Sweden to remove uranium ban

Yellowcake (uranium concentrate) has doubled in price as Sweden considers removing a ban on mining it. Credit: Cameco

District Metals (TSXV: DMX) and Aura Energy (ASX: AEE) are among companies welcoming Sweden’s steps to remove a ban on uranium mining this year.

The Nordic country’s government under Prime Minister Ulf Kristersson intends to report by May 15 on how it can write new legislation. A 2018 law by the previous government halted uranium exploration and mining projects, sidelining Vancouver-based District’s Viken and Melbourne-based Aura’s Häggån (pronounced HAY-gorn) projects in central Sweden that hold uranium, vanadium and other metals.

District’s Viken deposit, 570 km north of Stockholm, is among the world’s largest deposits of uranium and vanadium based on a 2010 historical resource estimate. It showed 2.8 billion inferred tonnes grading 170 parts per million (ppm) uranium and 2,680 ppm vanadium for 1 billion lb. contained uranium and 16 billion lb. vanadium.

“It is a significant step towards lifting the current uranium mining moratorium,” District CEO Garrett Ainsworth said this week. “The Swedish government has made its intentions clear by stating that ‘the current ban on uranium mining will be removed.’”

While Sweden’s uranium output is minor by global comparisons, its resources account for 27% of Europe’s, according to the country’s geological survey. The heavy metal has more than doubled its price in the past 12 months to $102 per lb. as nuclear power continues its resurgence as a cleaner energy than fossil fuels and major producers such as Kazakhstan, Canada and Niger report supply hiccups.

Uranium wasted

Kristersson’s government, which came to power in September 2022, stated last August it would reverse the uranium mining ban. However, the administration has been occupied trying to stem a surge in gang violence afflicting the country while resisting the anti-immigrant policies of a coalition party it relies on for support. As it stands, the uranium ban requires miners to separate the heavy metal from processing and discard it.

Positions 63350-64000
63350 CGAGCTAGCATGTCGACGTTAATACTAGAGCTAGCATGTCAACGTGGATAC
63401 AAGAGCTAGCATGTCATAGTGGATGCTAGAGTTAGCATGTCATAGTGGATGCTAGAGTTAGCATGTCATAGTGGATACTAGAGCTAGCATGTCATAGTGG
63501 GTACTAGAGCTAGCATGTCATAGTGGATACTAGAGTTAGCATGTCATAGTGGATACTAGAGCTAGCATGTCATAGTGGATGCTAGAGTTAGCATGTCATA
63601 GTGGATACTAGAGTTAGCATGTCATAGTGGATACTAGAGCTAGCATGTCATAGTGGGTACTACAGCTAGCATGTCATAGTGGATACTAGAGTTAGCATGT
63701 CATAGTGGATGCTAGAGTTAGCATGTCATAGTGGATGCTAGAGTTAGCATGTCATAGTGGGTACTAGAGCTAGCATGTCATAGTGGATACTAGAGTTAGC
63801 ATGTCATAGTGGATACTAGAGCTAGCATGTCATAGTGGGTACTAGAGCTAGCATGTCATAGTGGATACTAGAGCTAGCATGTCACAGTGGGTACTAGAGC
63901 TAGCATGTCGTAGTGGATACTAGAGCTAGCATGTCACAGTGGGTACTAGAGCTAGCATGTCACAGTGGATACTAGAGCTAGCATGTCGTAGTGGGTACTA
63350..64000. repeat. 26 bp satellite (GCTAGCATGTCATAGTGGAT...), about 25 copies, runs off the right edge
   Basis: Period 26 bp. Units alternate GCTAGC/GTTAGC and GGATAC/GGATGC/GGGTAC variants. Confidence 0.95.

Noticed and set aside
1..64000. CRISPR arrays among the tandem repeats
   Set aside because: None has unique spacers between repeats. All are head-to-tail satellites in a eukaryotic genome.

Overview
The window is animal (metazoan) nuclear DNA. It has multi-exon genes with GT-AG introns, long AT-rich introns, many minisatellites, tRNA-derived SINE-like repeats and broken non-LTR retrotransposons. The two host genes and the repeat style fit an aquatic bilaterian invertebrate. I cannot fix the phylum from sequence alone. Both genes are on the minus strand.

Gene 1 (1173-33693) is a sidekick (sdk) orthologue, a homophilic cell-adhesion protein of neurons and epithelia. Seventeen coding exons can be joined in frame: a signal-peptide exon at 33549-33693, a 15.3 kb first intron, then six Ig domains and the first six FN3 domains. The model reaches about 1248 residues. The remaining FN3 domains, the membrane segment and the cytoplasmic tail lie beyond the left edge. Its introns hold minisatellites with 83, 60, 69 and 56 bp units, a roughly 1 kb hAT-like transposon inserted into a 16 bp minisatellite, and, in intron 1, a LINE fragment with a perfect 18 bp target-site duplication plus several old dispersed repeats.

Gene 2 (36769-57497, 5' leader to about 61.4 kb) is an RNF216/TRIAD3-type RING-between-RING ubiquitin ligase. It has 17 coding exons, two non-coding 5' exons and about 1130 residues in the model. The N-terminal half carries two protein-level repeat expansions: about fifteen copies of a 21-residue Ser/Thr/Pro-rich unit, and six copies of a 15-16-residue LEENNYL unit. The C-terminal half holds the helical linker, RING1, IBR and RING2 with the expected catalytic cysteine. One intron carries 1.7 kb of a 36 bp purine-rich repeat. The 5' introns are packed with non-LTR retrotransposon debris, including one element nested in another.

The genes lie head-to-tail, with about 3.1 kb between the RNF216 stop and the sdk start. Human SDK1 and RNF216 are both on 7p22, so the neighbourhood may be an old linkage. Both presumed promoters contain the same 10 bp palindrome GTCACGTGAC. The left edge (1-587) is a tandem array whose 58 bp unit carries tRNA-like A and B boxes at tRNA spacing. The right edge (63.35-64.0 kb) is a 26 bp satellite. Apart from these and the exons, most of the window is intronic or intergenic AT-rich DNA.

“If the European Union is to become the first climate-neutral continent, access to sustainable metals and minerals must be ensured,” Climate and Environment Minister Romina Pourmokhtari said Friday. “We need to use the uranium we have, instead of sorting it out and considering it as waste.”

Shares in District Metals gained 15% since Friday to 30¢ apiece in Toronto, valuing the company at $32.5 million.

In November, Sweden approved plans to build two large-scale reactors by 2035 and the equivalent of 10 new reactors a decade later. The country depends on nuclear energy for about 40% of its power and said it intends to remove fossil fuels from its grid by 2040.

Project boosted

Uranium is only a minor component of Aura’s Häggån project about 650 km north of Stockholm. But adding uranium lifts the project’s after-tax net present value to as much as $1.6 billion at an 8% discount rate from $1.3 billion at the same rate, Aura said in a 2023 scoping study.

David Talbot, managing director and head of equity research at Red Cloud Securities in Toronto, said Häggån makes up A$48.6 million or 7.1% of its A$679.4 million corporate net asset value estimate.

“We anticipate this to increase should the uranium mining ban be overturned and management demonstrate a reasonable path to production,” Talbot said in a note on Tuesday. “We view the potential uranium mining ban repeal in Sweden as a very positive development and optimistically look forward to the results of the inquiry in May.”

Aura Energy closed 9% higher in Sydney on Tuesday at A$0.24 for a A$135 million market capitalization. The company plans to apply for a 25-year exploitation permit this year. After the ban was invoked, the company filed a compensation claim against the government, but now company managing director and CEO Andrew Grove welcomes Kristersson’s efforts.

“It is the start of a process which I hope will result in new legislation that not only makes it legally possible to mine uranium, but also provides a predictable permit process for uranium extraction alongside the mining of other metals,” Grove said this week. “It makes sense economically and environmentally to make full use of these resources.”